Frequency of asymmetric versus symmetric divisions and the embryonic-abembryonic axis

Examination of the spatial and temporal patterns of symmetric and asymmetric divisions at the 8- to 16-cell and 16- to 32-cell transitions also allowed us to address another question under current debate: does the embryonic-abembryonic axis become oriented at random or could its orientation be predicted by earlier developmental events? We found that the blastocyst cavity has a significant tendency to develop where symmetric divisions predominate. This might suggest that junctions between inner and outer cells are weaker adjacent to symmetrically dividing cells, thus facilitating the cavity formation at that site. One possible explanation for this might be the absence of mid-bodies between inner and outer cells as a consequence of their division history (Plusa et al.,2005b). Interestingly, the formation of the cavity within a region of symmetric divisions was again particularly evident in ME embryos. Thus, it appears that positioning of the cavity, and so the orientation of embryonic-abembryonic axis, is influenced by a pattern of earlier cell divisions.

What determines whether divisions are symmetric or asymmetric? One possibility is blastomere age or division order, as suggested previously(Garbutt et al., 1987). However, our lineage-tracing analysis did not reveal any significant correlation between cell cycle lengths or order of divisions and division orientation. Thus, how cell division orientation is determined remains unclear, but the finding that vegetally-derived cells take preferentially symmetric divisions might help to shed light on this process in the future.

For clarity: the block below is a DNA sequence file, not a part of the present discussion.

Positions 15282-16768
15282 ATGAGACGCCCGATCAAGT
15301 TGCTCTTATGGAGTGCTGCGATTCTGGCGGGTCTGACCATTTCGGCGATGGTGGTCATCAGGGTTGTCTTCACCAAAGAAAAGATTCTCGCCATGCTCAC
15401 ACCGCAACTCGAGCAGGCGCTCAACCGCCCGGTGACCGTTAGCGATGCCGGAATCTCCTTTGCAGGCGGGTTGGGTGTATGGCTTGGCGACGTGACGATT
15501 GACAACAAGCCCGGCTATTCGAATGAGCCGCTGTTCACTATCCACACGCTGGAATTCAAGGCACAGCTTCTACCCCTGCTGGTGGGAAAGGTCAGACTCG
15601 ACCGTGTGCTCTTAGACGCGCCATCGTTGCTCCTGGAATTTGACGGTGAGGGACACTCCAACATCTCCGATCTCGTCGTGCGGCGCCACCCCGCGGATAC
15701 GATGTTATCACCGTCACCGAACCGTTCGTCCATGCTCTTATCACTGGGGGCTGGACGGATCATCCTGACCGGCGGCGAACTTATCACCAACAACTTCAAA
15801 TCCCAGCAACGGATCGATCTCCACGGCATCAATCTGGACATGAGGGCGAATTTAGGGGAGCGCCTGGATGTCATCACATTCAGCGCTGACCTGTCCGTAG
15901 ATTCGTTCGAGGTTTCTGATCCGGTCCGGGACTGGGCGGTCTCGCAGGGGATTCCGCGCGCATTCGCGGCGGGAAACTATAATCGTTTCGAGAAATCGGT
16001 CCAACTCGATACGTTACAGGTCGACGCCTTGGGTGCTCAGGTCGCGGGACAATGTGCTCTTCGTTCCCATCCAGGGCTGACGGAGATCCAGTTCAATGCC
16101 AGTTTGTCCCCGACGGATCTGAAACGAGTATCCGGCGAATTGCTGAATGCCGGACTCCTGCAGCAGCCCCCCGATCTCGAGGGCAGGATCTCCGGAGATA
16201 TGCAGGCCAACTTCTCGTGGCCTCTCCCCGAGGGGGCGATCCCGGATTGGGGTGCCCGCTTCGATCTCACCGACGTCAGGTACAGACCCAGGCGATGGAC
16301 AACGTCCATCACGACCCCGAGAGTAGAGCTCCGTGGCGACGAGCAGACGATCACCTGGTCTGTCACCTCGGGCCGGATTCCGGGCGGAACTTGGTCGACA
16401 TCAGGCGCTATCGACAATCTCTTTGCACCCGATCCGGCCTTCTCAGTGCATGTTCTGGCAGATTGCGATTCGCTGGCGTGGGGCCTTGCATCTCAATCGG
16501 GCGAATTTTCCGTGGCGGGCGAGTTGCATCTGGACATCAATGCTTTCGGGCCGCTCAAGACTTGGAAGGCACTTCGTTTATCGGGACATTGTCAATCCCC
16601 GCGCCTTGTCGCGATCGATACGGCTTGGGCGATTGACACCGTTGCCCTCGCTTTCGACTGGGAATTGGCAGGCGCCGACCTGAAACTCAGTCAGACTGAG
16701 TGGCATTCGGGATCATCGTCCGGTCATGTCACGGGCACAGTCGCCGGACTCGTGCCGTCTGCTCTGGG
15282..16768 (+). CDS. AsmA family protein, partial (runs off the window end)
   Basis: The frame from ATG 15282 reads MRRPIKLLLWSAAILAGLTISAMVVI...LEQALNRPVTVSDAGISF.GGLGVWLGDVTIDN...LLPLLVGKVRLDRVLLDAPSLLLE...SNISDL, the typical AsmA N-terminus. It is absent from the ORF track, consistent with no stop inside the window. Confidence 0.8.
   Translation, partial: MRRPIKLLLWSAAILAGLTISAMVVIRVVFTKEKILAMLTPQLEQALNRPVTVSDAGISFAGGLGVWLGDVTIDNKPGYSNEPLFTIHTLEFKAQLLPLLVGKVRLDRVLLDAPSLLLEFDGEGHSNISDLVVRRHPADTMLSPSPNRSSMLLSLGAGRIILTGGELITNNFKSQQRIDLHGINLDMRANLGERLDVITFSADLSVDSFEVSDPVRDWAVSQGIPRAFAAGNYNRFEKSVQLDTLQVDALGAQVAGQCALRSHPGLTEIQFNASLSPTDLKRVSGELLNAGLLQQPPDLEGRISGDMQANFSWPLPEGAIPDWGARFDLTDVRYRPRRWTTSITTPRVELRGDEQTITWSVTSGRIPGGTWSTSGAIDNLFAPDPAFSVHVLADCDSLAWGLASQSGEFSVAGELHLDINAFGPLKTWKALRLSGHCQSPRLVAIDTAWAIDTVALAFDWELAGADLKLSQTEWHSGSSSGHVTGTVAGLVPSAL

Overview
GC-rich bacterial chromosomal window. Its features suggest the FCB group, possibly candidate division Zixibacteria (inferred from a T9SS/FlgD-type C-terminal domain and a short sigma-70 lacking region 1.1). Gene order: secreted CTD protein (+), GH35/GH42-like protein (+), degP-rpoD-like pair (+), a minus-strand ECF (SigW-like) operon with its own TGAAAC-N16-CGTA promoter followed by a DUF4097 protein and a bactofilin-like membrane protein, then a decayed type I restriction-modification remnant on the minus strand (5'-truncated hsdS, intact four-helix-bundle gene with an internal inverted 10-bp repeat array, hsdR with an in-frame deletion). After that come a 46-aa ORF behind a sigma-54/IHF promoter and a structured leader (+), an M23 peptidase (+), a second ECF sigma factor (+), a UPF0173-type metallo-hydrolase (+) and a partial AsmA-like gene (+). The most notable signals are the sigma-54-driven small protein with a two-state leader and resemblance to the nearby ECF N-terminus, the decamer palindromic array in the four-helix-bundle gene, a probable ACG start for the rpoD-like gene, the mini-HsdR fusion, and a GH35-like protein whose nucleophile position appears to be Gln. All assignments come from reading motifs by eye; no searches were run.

Does shape influence patterning?

The contemporaneous lineage study of Kurotaki et al.(Kurotaki et al., 2007)suggests that the orientation of the embryonic-abembryonic axis develops in response to the shape of the zona pellucida. This contrasts with another recent study showing that the embryonic-abembryonic axis of the mouse blastocyst is prepatterned and develops independently of the zona pellucida(Gardner, 2007). To address this discrepancy we analysed the embryos from our study using the approach of Kurotaki et al. by measuring the angle between the 2-cell boundary and the embryonic-abembryonic axis. We confirm that the 2-cell embryo is oriented along the long axis of the zona in most (85%) cases. However, in only 35% of embryos was the angle between the 2-cell boundary and the embryonic-abembryonic axis more than 70°, in contrast to Kurotaki et al.(Kurotaki et al., 2007) who found this relationship in 64% of embryos. Thus, in embryos analysed in the present 4D lineage-tracing study, the zona pellucida does not appear to have a role in patterning.

This is not to say that shape cannot influence patterning. It has been demonstrated previously by us and others that the shape of the embryo could influence development (Gray et al.,2004; Plusa et al.,2005a; Gardner and Davies,2002). Thus, in experimentally elongated embryos, cells tend to divide through their short axis and hence, if indeed embryos were to adopt the shape of a considerably elongated zona, this might affect division orientation. The time-lapse studies we carried out here indicate that blastomeres were not significantly restrained by the zona from compaction up to cavitation; a gap of a few microns separated the cells from the zona. Thus,we cannot account for the response of the embryos to the zona shape in the study of Kurotaki et al. (Kurotaki et al.,2007). It should be noted, however, that Kurotaki et al. did not examine cell division orientations either at the early cleavage stages, with respect to the AV axis and each other, or at the later stages when asymmetric divisions separate inside from outside cells. In the absence of this information, any relationship between lineages and their division patterns and the orientation of the embryonic-abembryonic axis would be difficult to find.